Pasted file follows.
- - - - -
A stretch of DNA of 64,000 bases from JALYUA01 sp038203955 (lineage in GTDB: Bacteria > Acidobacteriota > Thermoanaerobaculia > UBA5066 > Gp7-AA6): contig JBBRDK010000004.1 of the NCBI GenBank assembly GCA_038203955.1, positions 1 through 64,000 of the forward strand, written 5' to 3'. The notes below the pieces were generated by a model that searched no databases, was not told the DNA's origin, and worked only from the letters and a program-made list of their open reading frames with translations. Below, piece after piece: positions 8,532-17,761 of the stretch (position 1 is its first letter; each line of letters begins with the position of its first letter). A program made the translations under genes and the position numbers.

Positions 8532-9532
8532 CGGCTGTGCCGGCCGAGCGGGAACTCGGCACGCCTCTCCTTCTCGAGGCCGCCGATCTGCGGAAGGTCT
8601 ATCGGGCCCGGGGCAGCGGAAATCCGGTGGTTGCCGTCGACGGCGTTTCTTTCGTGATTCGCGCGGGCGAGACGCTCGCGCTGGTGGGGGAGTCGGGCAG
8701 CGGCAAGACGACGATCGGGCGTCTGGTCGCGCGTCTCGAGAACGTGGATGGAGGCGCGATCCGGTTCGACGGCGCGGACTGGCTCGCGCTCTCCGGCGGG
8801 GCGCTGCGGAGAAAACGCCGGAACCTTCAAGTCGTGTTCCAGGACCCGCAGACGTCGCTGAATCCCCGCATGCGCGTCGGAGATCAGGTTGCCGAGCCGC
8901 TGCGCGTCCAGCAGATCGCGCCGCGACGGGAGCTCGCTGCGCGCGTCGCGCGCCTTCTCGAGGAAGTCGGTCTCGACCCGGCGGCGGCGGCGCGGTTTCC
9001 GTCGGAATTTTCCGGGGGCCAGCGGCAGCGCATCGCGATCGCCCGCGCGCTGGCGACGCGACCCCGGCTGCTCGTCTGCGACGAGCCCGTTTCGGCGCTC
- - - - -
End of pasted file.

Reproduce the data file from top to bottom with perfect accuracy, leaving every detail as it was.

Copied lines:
A stretch of DNA of 64,000 bases from JALYUA01 sp038203955 (lineage in GTDB: Bacteria > Acidobacteriota > Thermoanaerobaculia > UBA5066 > Gp7-AA6): contig JBBRDK010000004.1 of the NCBI GenBank assembly GCA_038203955.1, positions 1 through 64,000 of the forward strand, written 5' to 3'. The notes below the pieces were generated by a model that searched no databases, was not told the DNA's origin, and worked only from the letters and a program-made list of their open reading frames with translations. Below, piece after piece: positions 8,532-17,761 of the stretch (position 1 is its first letter; each line of letters begins with the position of its first letter). A program made the translations under genes and the position numbers.

Positions 8532-9532
8532 CGGCTGTGCCGGCCGAGCGGGAACTCGGCACGCCTCTCCTTCTCGAGGCCGCCGATCTGCGGAAGGTCT
8601 ATCGGGCCCGGGGCAGCGGAAATCCGGTGGTTGCCGTCGACGGCGTTTCTTTCGTGATTCGCGCGGGCGAGACGCTCGCGCTGGTGGGGGAGTCGGGCAG
8701 CGGCAAGACGACGATCGGGCGTCTGGTCGCGCGTCTCGAGAACGTGGATGGAGGCGCGATCCGGTTCGACGGCGCGGACTGGCTCGCGCTCTCCGGCGGG
8801 GCGCTGCGGAGAAAACGCCGGAACCTTCAAGTCGTGTTCCAGGACCCGCAGACGTCGCTGAATCCCCGCATGCGCGTCGGAGATCAGGTTGCCGAGCCGC
8901 TGCGCGTCCAGCAGATCGCGCCGCGACGGGAGCTCGCTGCGCGCGTCGCGCGCCTTCTCGAGGAAGTCGGTCTCGACCCGGCGGCGGCGGCGCGGTTTCC
9001 GTCGGAATTTTCCGGGGGCCAGCGGCAGCGCATCGCGATCGCCCGCGCGCTGGCGACGCGACCCCGGCTGCTCGTCTGCGACGAGCCCGTTTCGGCGCTC